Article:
Crude-oil futures slid Wednesday as investors watched for a monthly OPEC report on global inventories and a weekly update from the U.S. EIA on supplies, after a weekly industry report late Tuesday showed an increase in inventories.
The American Petroleum Institute reported Tuesday that U.S. crude supplies rose by about 3.9 million barrels for the week ended June 12. The API data also showed gasoline stockpiles rose by 4.3 million barrels, while distillate inventories climbed by 919,000 barrels.
“Oil prices can’t shake oversupply concerns and short-and-medium term demand weakness,” wrote Edward Moya, senior market analyst at Oanda, in a Wednesday research report. “The API report suggests that oil stockpiles are not leaving their record highs anytime soon,” he said.
The report comes ahead of a monthly report from the Organization of the Petroleum Exporting Countries due later Wednesday, after the cartel and its allies, in a group known as OPEC+, agreed earlier this month to extend production cuts of nearly 10 million barrels per day through July and to review the status of adherence to those reductions monthly.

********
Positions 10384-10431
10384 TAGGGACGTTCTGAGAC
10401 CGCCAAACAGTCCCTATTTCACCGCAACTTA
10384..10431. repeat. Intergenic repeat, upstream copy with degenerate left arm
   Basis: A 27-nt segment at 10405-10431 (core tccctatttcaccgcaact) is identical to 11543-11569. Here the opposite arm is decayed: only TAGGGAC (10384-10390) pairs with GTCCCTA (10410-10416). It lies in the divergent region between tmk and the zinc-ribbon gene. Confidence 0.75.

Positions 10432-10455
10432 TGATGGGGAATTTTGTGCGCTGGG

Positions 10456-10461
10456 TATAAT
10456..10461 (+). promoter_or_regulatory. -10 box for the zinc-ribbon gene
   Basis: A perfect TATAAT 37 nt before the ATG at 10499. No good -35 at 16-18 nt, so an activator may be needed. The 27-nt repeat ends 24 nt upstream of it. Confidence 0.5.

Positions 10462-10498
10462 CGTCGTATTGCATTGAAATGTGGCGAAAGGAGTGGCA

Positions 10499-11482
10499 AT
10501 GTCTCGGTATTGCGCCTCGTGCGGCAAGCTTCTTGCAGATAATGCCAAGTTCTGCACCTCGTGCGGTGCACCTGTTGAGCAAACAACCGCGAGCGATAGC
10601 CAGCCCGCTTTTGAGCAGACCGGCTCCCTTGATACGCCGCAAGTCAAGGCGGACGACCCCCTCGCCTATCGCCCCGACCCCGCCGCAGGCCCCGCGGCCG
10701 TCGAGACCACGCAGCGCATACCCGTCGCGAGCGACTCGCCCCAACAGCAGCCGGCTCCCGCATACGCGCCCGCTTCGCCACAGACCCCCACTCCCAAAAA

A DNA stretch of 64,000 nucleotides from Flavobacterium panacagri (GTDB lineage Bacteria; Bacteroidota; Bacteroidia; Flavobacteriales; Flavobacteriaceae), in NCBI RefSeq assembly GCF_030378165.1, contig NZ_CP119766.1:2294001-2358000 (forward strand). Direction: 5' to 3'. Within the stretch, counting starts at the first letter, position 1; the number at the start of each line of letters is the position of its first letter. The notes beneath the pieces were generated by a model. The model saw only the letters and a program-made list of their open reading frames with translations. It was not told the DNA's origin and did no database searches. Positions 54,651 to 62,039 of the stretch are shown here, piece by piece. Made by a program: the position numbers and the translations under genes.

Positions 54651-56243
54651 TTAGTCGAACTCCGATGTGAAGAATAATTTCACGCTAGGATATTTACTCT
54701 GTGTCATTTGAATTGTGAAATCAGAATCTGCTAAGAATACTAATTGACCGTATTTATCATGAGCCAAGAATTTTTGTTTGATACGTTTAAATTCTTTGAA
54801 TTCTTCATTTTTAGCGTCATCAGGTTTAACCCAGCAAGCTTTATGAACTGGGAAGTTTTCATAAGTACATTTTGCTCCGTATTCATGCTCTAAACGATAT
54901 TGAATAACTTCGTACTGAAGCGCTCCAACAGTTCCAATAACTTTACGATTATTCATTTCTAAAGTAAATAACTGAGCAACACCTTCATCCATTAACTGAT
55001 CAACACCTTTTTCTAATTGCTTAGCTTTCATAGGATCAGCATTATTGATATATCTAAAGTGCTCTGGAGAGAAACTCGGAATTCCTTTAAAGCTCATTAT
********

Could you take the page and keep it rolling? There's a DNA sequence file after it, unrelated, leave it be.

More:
A report on weekly U.S. stocks from the Energy Information Administration also is due at 10:30 a.m. Eastern and are expected to show crude inventories declined by 3.5 million barrels last week, according to analysts polled by S&P Global Platts. They also forecast a supply decline of 2.2 million barrels for gasoline and an increase of 3.1 million barrels for distillate inventories.
Against the backdrop, West Texas Intermediate crude for July delivery, the U.S. benchmark, was down 62 cents, or 1.6%, at $37.77 a barrel on the New York Mercantile Exchange, after settling 3.4% higher on Tuesday.
Global benchmark Brent oil for August delivery lost 51 cents, or 1.3%, at $40.45 a barrel on ICE Futures Europe following a 3.1% rise in the previous session.
Markets gained on Tuesday after the International Energy Agency said that, while the world’s demand for crude will drop by 8.1 million barrels a day in 2020, “the largest in history,” demand in 2021 will bounce back by 5.7 million barrels a day, the “largest one-year jump ever recorded.”